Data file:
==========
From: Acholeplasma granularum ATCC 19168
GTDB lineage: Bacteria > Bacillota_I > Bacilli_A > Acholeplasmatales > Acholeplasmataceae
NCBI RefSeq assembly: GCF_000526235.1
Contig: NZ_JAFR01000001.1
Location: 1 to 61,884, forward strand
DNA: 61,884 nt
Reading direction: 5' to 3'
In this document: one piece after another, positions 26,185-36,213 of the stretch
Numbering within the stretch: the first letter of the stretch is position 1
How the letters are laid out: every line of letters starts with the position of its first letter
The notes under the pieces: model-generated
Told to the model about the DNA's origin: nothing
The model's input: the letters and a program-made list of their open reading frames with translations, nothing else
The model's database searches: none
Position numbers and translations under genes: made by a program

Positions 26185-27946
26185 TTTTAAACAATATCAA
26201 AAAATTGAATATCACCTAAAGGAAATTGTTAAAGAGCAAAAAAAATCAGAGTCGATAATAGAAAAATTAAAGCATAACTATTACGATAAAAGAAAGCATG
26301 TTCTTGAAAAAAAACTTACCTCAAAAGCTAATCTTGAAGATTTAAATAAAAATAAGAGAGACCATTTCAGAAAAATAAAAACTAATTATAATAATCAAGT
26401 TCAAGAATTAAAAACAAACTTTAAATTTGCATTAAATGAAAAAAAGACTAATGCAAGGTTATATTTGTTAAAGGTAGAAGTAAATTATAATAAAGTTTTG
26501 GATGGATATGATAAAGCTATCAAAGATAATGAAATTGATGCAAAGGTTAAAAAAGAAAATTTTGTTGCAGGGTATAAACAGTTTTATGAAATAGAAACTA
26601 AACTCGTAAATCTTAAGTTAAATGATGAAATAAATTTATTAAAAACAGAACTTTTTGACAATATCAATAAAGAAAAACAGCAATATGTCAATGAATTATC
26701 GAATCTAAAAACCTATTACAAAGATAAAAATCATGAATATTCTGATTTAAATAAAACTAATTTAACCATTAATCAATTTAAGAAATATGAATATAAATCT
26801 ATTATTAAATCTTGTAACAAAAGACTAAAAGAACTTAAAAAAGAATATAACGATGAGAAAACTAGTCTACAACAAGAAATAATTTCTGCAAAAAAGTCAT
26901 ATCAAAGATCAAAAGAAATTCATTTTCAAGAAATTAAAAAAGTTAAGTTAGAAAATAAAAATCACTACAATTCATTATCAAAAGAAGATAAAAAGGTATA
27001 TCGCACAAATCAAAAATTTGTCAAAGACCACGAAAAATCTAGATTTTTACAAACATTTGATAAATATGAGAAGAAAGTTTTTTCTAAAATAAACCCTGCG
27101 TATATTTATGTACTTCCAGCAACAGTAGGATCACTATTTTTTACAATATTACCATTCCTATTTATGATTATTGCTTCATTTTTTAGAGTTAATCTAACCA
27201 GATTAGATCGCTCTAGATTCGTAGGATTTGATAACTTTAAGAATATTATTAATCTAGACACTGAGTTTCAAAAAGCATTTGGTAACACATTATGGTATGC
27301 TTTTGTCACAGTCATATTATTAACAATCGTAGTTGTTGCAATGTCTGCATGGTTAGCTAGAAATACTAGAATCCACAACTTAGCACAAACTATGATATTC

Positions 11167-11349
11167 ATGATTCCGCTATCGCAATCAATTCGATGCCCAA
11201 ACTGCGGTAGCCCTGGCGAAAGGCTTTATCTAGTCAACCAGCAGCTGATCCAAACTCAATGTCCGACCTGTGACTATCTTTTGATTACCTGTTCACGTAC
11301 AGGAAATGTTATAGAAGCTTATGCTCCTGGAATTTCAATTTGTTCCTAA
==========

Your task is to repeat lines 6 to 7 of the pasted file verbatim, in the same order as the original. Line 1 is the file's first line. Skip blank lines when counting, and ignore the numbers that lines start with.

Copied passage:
DNA: 61,884 nt
Reading direction: 5' to 3'